The audio streaming company surpassed forecasts, growing its subscriber base by 19% in its second quarter to reach 433 million monthly users
Spotify Adds Subscribers, Ad Revenue Despite Fears of U.S. Economic Malaise
Spotify Technology SA reported accelerated user growth and a lift in advertising revenue in the most recent quarter as the streaming giant thwarts fears that inflation and subscription fatigue are hitting consumers’ wallets.
Spotify reported 433 million monthly active users for the second quarter, a 19% lift from a year ago, topping the company’s expectations. In an investor presentation, Spotify pointed to successful marketing campaigns, reactivations in Europe, and strength among Gen Z listeners in Latin America. Paying subscribers, its most lucrative type of customer, rose 14% to 188 million, exceeding the company’s guidance, partly because of promotions and household plans.
The average revenue per user for the subscription business in the quarter climbed 6% to €4.54. The increase marks the fourth consecutive quarter that the metric increased. Following years of downward pressure on such revenue, the company attracted new subscribers through discounted plans and lower prices in newer markets. Spotify began raising the price of its family plan over a year ago in dozens of markets, including the U.S., which has helped increase revenue per user.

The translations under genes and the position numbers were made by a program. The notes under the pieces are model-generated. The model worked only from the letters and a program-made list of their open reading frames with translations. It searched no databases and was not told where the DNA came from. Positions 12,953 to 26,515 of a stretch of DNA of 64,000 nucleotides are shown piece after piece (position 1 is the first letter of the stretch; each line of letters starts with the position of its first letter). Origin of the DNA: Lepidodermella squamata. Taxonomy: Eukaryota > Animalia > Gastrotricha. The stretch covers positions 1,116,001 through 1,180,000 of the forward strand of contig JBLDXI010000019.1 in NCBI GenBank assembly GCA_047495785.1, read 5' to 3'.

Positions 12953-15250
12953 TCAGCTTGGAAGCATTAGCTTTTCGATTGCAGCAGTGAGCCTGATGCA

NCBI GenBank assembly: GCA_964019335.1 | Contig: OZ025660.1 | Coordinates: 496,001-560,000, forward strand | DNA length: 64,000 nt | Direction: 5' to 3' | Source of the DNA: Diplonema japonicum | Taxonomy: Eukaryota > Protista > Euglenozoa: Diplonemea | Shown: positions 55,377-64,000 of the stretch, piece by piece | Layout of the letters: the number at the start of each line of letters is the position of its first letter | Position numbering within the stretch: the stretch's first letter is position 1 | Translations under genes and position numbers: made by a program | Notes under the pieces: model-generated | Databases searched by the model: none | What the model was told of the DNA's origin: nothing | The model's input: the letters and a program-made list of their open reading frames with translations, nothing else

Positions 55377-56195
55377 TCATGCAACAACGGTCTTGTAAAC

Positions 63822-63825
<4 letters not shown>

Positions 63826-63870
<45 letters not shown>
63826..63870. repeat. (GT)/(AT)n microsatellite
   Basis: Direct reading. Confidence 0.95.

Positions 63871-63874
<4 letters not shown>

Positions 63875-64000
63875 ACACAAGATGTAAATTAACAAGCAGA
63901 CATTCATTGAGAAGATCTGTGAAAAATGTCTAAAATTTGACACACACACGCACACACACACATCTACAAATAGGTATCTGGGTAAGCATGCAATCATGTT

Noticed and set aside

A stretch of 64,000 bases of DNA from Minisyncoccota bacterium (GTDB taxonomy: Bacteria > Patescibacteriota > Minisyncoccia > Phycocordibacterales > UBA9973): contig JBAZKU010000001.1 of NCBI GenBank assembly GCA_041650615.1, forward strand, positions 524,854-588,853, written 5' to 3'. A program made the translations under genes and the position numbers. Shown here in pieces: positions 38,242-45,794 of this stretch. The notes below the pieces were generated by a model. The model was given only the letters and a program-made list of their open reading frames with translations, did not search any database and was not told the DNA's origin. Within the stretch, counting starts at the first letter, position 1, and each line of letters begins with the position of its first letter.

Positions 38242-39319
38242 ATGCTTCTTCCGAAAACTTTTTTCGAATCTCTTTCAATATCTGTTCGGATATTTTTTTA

Revenue from subscriptions, which makes up the bulk of Spotify’s top line, increased 22% to €2.5 billion. Advertising revenue rose 31% to €360 million. As it expands its podcast business, ads have become a particular growth area for Spotify. During the quarter advertising made up about 13% of total revenue.
Spotify said it has 4.4 million podcasts available on its service, up from 4 million in the previous quarter, and that the number of users who listened to shows increased in the “substantial double-digits” from a year ago.
In all, revenue rose 23% for the second quarter to €2.86 billion, just topping the company’s guidance.
Spotify reported a loss of €125 million, or 85 European cents a share, compared with a loss of €20 million, or 19 European cents a share, a year earlier.
Free cash flow, a measure of the cash a company generates from operations, and viewed by many investors as a proxy for performance, was €37 million, up from €34 million a year earlier and €22 million in the previous quarter.
Last month, Chief Executive Daniel Ek told employees that Spotify would slow its hiring by 25%, a sign that the company is bracing for a possible recession amid rising interest rates and inflation.
The company expects monthly active users of 450 million for the current quarter and premium subscribers of 194 million.
The company forecast revenue of €3 billion.